How To Prepare a Family Budget Spreadsheet

As a responsible homemaker, preparing a family budget spreadsheet is one of your primary duties. This spreadsheet will help you monitor your family income and expenses and assist you in spotting where adjustments can be made. This is technically not difficult to make, since you only have to enter information in the spreadsheet. In fact, if you know how to use Microsoft Excel, or any other spreadsheet application, you will find this rather easy. What’s hard is the budgeting itself—where you have to find the balance between the household income and the expenses. To help you, here’s how to do this.

  • Prepare all bills, receipts and other similar documents. These are all important in tallying up your expenses. Make sure to prepare all your expenses documents—from your lowest expense to the highest—so you can make an accurate tally of your expenses for the month.
  • List down all your expenses on a separate spreadsheet. Remember to make general categories such as Food and Groceries, Utilities, Car, Transportation, Rent, Education, Savings, and Loans and Financing. Write your expenses under the appropriate categories. Tally up the individual categories, and then sum up all the amounts of the categories to get your total expenses for the month.
  • Write your income. Collect the pay slips you have for the month and tally up the indicated incomes on another spreadsheet. If you have additional sources of income, make sure to include them in your total monthly income.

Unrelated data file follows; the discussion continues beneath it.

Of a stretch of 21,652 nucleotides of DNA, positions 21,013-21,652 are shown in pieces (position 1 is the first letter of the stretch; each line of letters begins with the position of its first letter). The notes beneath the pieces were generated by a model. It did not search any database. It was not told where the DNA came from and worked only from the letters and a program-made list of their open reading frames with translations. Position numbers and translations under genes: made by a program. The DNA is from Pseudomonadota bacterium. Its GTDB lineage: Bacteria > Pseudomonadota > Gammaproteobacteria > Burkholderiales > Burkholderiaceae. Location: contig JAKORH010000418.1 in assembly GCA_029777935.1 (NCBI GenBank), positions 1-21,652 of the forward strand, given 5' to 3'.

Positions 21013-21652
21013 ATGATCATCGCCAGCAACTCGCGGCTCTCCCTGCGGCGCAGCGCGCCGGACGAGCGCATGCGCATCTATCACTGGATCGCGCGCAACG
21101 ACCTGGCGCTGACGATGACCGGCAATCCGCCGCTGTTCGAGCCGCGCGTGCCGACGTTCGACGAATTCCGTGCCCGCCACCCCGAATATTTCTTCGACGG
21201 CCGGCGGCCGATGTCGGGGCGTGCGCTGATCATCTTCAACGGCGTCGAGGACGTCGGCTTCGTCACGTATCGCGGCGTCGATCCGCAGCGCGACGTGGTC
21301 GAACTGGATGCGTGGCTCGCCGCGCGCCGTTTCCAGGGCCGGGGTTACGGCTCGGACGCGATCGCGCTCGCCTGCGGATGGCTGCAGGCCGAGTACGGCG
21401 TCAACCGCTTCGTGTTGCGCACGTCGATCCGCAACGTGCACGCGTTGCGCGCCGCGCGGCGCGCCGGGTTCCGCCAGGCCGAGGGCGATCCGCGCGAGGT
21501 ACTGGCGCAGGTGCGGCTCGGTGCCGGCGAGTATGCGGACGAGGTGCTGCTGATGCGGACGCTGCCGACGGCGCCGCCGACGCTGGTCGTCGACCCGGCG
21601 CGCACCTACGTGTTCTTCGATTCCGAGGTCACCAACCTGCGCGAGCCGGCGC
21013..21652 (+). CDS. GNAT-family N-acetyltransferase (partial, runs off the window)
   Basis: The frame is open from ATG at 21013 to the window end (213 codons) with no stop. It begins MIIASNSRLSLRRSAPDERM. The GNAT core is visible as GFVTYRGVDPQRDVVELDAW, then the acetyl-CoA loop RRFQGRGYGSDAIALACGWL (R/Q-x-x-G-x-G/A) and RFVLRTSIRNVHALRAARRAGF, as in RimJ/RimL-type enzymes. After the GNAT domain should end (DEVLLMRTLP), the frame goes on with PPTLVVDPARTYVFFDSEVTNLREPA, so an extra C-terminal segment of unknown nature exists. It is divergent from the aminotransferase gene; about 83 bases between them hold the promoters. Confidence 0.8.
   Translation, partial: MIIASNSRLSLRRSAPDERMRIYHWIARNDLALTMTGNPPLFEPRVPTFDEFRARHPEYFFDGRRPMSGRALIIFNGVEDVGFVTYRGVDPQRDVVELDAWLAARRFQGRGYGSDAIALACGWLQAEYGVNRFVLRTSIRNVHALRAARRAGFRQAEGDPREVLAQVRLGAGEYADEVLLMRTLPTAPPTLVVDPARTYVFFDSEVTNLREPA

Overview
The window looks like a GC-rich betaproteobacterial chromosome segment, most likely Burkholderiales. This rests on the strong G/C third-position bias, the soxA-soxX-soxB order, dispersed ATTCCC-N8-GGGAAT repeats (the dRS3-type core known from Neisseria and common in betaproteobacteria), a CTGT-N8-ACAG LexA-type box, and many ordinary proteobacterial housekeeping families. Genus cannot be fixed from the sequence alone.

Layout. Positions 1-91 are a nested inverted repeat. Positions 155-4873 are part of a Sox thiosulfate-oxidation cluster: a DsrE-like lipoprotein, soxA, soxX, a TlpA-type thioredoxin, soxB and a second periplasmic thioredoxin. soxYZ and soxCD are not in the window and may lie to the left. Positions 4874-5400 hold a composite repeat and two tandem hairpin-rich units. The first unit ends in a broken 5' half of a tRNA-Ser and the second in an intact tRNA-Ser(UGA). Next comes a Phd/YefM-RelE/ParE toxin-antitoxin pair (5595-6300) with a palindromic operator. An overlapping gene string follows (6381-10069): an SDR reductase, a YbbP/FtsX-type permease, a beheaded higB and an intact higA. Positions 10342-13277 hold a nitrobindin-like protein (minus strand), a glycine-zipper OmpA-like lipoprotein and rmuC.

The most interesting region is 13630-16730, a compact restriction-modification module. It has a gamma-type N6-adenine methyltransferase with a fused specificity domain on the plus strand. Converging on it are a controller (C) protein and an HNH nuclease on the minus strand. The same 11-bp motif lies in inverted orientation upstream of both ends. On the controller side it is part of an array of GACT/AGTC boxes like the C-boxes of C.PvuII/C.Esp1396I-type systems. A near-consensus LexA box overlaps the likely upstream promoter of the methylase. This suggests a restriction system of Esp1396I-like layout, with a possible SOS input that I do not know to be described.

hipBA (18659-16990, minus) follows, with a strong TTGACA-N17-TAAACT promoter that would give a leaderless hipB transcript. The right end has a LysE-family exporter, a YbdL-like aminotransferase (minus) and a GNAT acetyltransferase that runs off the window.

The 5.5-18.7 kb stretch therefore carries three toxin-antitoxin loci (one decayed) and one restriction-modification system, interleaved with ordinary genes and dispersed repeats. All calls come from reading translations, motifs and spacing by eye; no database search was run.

• Balance the monthly expenses and the income. Divide a spreadsheet into three columns: Monthly Income, Monthly Total Expenses, and Balance. Subtract the expenses from the income to determine your balance. You should be able to derive a positive figure. A negative balance doesn’t mean good. This means you have to adjust your expenses. You might have to delay paying some of your obligations or pay only the minimum allowable amount.
  • Take note of the adjusted expenses. This applies if you get a negative balance. You don’t necessarily have to delete the expenses you currently can’t afford from the spreadsheet. Just make a short note beside the expenses, indicating that these expenses should be carried over to next month’s spreadsheet.
  • Make projections. If you want to make a future budget plan or if you don’t know your actual expenses or income yet, it will be best if you first make estimations. Do this by listing down your projected expenses under different categories. Sum them up after. Then determine your projected monthly income. On a separate spreadsheet, make four columns and name them as Projected Income, Projected Expenses, Projected Balance, and Actual. Supply the first two columns with the appropriate information. Then get the projected balance by subtracting the projected expenses from the projected income. Use the projected balance to plan your spending. When you already have the accurate information, compute your actual income, expenses, and balance and put them in the Actual column. Check if the projected balance and the actual balance tally.

If you are not familiar with Excel or other spreadsheet computer programs, you can go the traditional route. Prepare a notebook and make columns on it. Make sure to use a pencil when writing down the data, so you can neatly make corrections if needed.


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